Barr developed a first-of-it-kind spent-lime treatment cell for the Ramsey-Washington Metro Watershed District to reduce phosphorus loading to Wakefield Lake, an impaired lake located in Maplewood. Spent lime, an abundant by-product of drinking-water treatment, provides several advantages when implemented as a filtration-type best management practice, including exceptional performance; rapid treatment (5-10 minutes of contact time) of large volumes of stormwater within a small footprint; easy regeneration by mixing; no toxicity for aquatic life; and ecological reuse of a “waste” material.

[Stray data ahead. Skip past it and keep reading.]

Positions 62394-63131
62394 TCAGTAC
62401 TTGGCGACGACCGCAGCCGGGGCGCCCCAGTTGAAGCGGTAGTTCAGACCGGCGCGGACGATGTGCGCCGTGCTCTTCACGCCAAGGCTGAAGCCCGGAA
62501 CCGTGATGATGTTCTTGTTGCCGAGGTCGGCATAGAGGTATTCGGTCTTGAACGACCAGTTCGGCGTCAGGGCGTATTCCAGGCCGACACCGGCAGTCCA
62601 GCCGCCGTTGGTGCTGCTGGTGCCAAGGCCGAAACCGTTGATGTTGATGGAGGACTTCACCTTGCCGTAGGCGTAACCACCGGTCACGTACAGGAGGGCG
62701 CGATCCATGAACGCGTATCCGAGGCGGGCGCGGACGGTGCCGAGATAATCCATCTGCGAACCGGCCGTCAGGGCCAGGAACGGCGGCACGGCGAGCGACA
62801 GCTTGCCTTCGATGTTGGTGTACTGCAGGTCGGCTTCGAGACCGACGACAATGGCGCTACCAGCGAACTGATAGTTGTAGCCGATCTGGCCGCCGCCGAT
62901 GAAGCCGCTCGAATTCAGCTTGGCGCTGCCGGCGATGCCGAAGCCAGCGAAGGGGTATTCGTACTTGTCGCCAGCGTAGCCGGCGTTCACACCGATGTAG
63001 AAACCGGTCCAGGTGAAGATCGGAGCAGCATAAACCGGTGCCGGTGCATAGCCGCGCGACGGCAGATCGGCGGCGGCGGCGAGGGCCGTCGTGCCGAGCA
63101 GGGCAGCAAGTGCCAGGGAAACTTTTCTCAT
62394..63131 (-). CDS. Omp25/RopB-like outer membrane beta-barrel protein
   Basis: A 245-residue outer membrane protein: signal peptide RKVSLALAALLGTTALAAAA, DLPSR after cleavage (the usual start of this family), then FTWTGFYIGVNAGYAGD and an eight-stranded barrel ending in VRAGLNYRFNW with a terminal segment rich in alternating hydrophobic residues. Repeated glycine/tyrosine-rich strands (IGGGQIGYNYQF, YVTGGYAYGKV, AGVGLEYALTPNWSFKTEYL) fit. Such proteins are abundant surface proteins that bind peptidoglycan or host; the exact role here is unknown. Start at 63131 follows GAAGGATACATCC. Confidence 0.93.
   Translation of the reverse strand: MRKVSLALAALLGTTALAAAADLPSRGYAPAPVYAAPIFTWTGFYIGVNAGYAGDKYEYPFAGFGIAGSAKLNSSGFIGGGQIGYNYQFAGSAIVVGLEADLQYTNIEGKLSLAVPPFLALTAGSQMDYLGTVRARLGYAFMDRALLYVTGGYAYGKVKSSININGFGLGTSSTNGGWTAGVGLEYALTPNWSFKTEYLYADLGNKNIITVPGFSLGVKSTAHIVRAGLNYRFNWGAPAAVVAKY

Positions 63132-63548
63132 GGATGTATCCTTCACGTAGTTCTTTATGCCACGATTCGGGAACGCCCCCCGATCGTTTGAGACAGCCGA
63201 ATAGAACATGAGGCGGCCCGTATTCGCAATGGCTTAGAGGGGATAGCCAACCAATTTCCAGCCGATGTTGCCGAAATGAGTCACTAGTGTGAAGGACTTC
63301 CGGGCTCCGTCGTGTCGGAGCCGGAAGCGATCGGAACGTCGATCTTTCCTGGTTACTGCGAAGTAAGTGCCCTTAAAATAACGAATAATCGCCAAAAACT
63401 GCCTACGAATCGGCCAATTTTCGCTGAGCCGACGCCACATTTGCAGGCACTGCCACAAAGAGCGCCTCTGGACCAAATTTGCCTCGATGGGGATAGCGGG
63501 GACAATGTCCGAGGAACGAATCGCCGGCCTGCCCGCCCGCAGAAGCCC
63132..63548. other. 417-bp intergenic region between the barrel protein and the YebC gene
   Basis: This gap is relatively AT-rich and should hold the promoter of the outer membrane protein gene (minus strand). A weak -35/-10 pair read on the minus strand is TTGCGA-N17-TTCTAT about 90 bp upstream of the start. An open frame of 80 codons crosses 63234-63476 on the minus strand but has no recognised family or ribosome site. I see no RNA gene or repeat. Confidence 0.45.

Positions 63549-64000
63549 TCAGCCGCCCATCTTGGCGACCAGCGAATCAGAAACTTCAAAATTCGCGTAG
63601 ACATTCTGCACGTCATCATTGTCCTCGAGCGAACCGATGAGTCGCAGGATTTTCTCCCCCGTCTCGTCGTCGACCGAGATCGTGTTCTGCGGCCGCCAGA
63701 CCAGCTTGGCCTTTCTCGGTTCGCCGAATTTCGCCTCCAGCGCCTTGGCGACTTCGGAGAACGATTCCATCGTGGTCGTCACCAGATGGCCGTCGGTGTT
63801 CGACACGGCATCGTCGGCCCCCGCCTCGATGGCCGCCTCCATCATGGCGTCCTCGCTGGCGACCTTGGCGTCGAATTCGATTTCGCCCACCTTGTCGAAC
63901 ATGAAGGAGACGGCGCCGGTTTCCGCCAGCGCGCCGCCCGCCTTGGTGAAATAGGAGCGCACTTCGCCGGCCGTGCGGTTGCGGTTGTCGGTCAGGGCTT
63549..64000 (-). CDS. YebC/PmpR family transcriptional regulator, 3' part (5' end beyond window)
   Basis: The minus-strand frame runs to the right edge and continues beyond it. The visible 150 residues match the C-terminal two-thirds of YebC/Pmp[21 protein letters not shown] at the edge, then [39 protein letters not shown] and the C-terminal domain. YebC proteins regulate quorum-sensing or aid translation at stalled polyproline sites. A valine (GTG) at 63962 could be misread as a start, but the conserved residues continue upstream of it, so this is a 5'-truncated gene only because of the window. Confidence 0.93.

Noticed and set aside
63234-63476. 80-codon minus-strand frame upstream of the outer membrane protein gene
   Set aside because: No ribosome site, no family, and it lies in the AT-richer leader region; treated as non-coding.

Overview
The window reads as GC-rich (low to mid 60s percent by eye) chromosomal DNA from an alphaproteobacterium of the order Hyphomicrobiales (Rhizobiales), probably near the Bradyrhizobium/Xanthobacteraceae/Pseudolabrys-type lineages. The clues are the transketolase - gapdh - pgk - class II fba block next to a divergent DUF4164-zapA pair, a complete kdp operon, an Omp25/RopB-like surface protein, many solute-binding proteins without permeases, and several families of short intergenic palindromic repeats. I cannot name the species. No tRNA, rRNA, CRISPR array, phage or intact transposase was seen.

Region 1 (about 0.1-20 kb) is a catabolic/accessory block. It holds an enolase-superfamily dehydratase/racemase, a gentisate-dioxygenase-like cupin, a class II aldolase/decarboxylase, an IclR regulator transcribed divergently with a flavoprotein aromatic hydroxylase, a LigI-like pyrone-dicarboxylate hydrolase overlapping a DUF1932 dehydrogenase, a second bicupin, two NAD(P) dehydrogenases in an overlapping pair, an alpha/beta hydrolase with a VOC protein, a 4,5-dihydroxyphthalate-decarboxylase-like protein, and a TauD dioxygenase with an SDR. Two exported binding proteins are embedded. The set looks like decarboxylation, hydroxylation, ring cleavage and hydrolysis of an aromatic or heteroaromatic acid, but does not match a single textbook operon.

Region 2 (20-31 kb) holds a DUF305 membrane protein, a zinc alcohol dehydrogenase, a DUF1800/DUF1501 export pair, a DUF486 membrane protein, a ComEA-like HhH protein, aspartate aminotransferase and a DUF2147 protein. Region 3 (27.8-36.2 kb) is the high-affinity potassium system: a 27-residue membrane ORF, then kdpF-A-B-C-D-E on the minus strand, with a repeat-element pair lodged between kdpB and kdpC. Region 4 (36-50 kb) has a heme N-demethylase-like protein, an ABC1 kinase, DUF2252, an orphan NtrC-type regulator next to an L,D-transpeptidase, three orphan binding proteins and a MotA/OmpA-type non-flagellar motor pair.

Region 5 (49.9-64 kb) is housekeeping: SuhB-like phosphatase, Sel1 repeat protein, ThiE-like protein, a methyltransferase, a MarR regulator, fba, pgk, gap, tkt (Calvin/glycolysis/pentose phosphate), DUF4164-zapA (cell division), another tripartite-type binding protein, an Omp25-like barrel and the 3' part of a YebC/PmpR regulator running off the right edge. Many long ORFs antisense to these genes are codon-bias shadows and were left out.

In operation for seven years, this treatment cell is primarily earthen, with wooden barriers to direct flow. Stormwater entering the cell infiltrates through the spent-lime material, with contact time averaging five minutes. The outlet consists of a riser with 1-inch-diameter holes. Peak outflow rates are often seen after the peak of a storm event, as the water level draws down around the riser and a head differential develops between the outlet and inlet of the cell. Monitoring data collected at the treatment cell shows that the spent lime removes phosphorus and metals to low levels (removal of 74.4 percent of ortho-phosphate and 66 percent of particulate phosphate) and, in some cases, to below typical detection.
Vice President Senior Water Resources Engineer
Senior Water Resources Scientist